As we head into the final weekend preceding the final work week of April, and the $8,000 1st time homebuyer tax credit winds down (thank God), I’m seeing a surge of new Austin real estate listings coming on the market each day as well as a huge increase in the number of showings for most of our own listings.
In other words, supply and demand are in a foot race with each other, and both have kicked in the after-burners.
This has caused us, as real estate agents, to behave in abnormal ways as we advise buyers and sellers. I had to tell a seller last week, “I think it’s better that we get your home on the market right away in ‘good enough’ condition rather than burn up a week of market time putting it into ‘perfect’ condition”. Mainly, I didn’t want to burn through one of only two remaining weekends waiting for new flooring to be installed or our professional stager and photographer to do their thing.
Instead, Sylvia staged the house herself, the seller bought some mulch and plants, we left some worn out old sheet vinyl on the kitchen floor, didn’t have the carpets shampooed, and I took my own photos, which look ok but not great. We got that sucker listed and in the MLS 2 days after I first met the seller at the property. Met on a Monday, had it in the MLS on Wednesday. Had our first offer that weekend, though that one didn’t pan out because it was too low.
Why the rush, and is this the right thing to do? I don’t know.
I think it’s probably the right approach, but as I said in an email to one of my sellers, “I confess that government intervention in the real estate market has rendered me stupid. These are my best guesses”.
Normally, we’d never rush a listing onto the market. We always preach that it’s best to NOT go on the market until the home is fully and completely prepared, landscaped, staged and professionally photographed because first impressions matter. But with the tax credit ending, buyers are swarming the cheaper listings. Would it therefore be unwise to forgo a week of market exposure in favor of prettying up the place a bit more? Yes, I think having the home available for buyers to see for a longer period of time is more advantageous to the seller than coming late to the party impeccably dressed.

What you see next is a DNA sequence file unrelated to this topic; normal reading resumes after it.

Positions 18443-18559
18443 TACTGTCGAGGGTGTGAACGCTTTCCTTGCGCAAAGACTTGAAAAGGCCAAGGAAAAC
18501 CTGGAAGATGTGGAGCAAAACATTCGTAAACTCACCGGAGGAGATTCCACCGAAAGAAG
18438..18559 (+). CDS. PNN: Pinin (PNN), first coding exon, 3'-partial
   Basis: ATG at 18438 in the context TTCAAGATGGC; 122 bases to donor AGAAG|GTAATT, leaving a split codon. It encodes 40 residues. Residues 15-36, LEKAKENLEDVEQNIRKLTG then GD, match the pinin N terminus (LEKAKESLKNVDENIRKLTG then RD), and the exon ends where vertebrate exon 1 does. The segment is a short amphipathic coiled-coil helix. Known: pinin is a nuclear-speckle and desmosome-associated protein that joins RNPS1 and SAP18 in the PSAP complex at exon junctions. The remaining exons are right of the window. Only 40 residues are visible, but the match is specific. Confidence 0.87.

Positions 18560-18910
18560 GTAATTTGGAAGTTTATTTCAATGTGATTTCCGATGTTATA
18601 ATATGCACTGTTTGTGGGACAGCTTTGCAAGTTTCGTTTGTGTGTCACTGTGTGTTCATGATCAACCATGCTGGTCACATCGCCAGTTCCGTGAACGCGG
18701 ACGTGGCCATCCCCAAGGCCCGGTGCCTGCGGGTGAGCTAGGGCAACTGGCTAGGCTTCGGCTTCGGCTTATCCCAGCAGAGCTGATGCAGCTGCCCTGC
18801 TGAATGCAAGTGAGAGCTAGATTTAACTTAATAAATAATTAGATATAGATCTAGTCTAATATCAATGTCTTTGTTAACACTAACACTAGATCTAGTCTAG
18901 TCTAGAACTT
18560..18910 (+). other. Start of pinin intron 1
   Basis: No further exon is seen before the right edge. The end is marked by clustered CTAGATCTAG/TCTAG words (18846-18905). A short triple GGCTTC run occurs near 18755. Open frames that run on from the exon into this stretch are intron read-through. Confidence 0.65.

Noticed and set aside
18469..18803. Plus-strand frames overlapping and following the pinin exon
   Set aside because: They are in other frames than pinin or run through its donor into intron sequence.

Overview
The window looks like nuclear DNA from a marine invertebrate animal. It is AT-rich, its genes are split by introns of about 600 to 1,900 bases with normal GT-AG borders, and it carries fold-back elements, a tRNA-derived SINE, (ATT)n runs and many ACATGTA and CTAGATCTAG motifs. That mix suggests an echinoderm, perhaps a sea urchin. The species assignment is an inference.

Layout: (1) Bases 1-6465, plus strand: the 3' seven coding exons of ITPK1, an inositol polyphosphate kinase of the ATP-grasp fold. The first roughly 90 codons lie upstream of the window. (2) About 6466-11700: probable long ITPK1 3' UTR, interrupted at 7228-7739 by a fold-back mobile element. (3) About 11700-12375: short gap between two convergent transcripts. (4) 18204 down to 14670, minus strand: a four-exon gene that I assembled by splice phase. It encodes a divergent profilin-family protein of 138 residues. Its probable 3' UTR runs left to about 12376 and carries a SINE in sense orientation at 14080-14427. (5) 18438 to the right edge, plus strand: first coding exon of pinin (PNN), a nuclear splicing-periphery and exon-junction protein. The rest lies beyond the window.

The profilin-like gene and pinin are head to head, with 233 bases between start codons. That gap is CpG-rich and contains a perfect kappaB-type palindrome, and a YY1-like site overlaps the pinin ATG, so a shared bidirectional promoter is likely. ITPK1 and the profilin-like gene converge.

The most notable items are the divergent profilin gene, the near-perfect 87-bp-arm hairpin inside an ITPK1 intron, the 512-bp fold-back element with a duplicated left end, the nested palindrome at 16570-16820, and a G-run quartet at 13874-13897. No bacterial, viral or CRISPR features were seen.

How do we make decisions under abnormal circumstances? We try to make the best judgement calls possible. That means asking the right questions. For me, it’s easier to ask “which wold be worse?” rather than “what’s the best approach?”. To me, losing market exposure hurts more than anything else. We know the tax credit is ending. On May 1st, if we have no offer, we can always hit reset and re-prep a home if needed. So wasting 5 or 7 days and one of the last two weekends seems like the worse choice to me.
And I don’t like not knowing what will happen May 1st. Is the market going to come to a screeching halt that day, or have we given too much credit to the amount of activity being generated by the tax credit buyers? Are these first timers 10% of the showings or 50% of the showings? On listings priced less than $200K, I’m betting a high percentage of buyers are motivated by the tax credit simply because no other obvious motivation exists. If not for the tax credit, what other economic news or condition would be causing gobs of buyers to be out looking at cheaper listings?
So my best guess is we’re going to see a record April and a dead May. Just my guess. Who knows for sure? But if you’re a seller thinking of getting your sub-$200K home listed in the coming days, better get after it. The final weekend for first time buyers is upon us.